The Patient Protection and Affordable Care Act is floundering.
Conservatives who take satisfaction in that should be careful not to get ahead of themselves. The rollout problems — however serious and continuing — shouldn’t be confused with the law’s outright collapse.
Even the administration’s recent capitulation (however humiliating) allowing plans to be “uncanceled” is a setback, not a surrender.
Large constituencies will work to preserve Obamacare.
States that have embraced the law’s Medicaid expansion — about half — will fight tooth and nail to keep huge new federal subsidies in place.
And the conservatives who are lambasting the disastrous rollout should realize that the electorate that is uninsured, getting large subsidies and generally older will also fight to keep their newly minted policies.
Republicans would have to run the table in 2014 (hold the House, take the Senate) and win the presidency in 2016 to have any serious chance of repealing the law over strong Democratic opposition. In the interim, the administration has two more years to implement and prop it up.
What strategy, then, would move us closer to the patient- and consumer-focused healthcare system that conservatives desire while also recognizing the facts on the ground?
The answer might be simple: Propose changes that will make plans more affordable and drive enhanced competition among insurers and providers.
In other words, make Obamacare a Trojan horse for conservative healthcare reform.
The Obama administration has quietly introduced regulatory decisions that have made the exchanges a viable market for high-deductible, health-savings-account-eligible health plans.
Over the course of a year, the choice of an HSA plan can lead to significant savings.
For a young person starting out with very low expected health spending, those savings can be invested in a moderate-yield index fund to build health equity over time (Vanguard’s S&P exchange-traded fund has a three-year average return of 16.26 percent).
And there’s much more that can be done to make HSAs even more effective and attractive for all Americans.
First, encourage more competition between insurance plans by repealing Obamacare’s community rating provisions (which were designed to make insurance less expensive for the sick and elderly) — or at least expanding the age rating bands (limits on how much more insurers can charge the elderly than the young — this raises costs for the young and reduces them for the elderly) from 3-1 to 5-1.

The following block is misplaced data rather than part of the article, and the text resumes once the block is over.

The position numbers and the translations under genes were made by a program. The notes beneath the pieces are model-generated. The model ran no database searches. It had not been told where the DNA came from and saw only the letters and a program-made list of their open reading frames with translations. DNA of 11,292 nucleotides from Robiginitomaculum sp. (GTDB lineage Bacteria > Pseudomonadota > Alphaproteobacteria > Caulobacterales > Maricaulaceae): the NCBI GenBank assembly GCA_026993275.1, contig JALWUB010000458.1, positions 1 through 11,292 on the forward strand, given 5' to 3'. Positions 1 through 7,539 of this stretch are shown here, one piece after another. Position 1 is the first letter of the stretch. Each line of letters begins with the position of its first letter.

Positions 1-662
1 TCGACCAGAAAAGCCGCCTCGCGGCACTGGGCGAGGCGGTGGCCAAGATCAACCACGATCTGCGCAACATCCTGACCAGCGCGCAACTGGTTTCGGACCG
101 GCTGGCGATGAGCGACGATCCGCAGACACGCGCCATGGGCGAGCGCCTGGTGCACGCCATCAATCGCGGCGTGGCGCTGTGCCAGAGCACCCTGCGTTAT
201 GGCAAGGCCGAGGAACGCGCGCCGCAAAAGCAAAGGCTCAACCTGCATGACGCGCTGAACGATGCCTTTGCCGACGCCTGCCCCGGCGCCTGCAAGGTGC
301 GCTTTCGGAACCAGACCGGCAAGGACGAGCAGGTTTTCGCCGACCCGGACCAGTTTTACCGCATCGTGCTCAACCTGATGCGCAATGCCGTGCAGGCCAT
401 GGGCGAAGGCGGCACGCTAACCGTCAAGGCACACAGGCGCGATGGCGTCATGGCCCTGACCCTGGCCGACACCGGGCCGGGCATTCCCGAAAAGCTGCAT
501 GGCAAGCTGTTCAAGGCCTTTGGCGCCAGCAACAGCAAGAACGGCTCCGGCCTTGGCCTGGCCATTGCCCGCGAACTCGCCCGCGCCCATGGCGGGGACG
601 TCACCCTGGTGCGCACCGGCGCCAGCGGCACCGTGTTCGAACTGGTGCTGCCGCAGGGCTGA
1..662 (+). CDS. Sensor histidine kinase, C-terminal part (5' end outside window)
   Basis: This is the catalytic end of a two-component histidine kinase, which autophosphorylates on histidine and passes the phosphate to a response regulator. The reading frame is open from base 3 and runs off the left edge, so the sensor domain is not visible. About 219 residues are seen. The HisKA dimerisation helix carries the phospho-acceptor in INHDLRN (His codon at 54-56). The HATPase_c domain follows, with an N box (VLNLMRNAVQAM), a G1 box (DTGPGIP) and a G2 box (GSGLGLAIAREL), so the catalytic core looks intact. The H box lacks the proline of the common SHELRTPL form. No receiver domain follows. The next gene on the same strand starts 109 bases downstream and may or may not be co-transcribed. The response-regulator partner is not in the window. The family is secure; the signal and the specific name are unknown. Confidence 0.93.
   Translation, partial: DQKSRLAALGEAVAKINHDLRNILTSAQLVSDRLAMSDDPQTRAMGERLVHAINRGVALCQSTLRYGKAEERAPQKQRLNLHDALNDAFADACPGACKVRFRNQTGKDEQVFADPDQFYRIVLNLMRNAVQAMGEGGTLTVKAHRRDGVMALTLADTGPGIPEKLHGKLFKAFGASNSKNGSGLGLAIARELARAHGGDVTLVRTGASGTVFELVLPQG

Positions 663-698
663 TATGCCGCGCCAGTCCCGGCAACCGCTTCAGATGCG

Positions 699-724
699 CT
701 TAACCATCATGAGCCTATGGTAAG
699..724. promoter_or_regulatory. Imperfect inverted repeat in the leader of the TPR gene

Then, high-risk pools for the uninsured with costly medical conditions should be fully funded, capping premiums at 150 percent to 200 percent of standard premiums, with means-tested federal subsidies for low-income Americans.
This would ensure coverage for uninsured Americans with pre-existing conditions, without driving up prices for younger and healthier applicants.
Next, offer true consumer choice in terms of benefits and coverage. Obamacare requires coverage of several essential health benefits that drive up cost.
Instead, basic coverage should focus on core health benefits such as wellness and prevention, physician care, hospital coverage and prescription drugs.
Plans should also be allowed to offer higher deductibles to anyone younger than 35 or even 40.
Last but not least, catastrophic plans should also be eligible for subsidies.
The savings accrued from picking plans that are cheaper than the silver benchmark should be funneled into HSAs to offset future health expenses.
This would provide a powerful incentive for Americans to gravitate into catastrophic plans, slow healthcare inflation and encourage providers to become more transparent in pricing their services.
Conservatives aren’t going to repeal or replace Obamacare anytime soon.
But they can propose smart fixes that build on the HSA-friendly exchange architecture to make the law more consumer- and patient-friendly.
Paul Howard is a senior fellow and director of the Center for Medical Progress at the Manhattan Institute. Yevgeniy Feyman is a fellow at the Manhattan Institute’s Center for Medical Progress.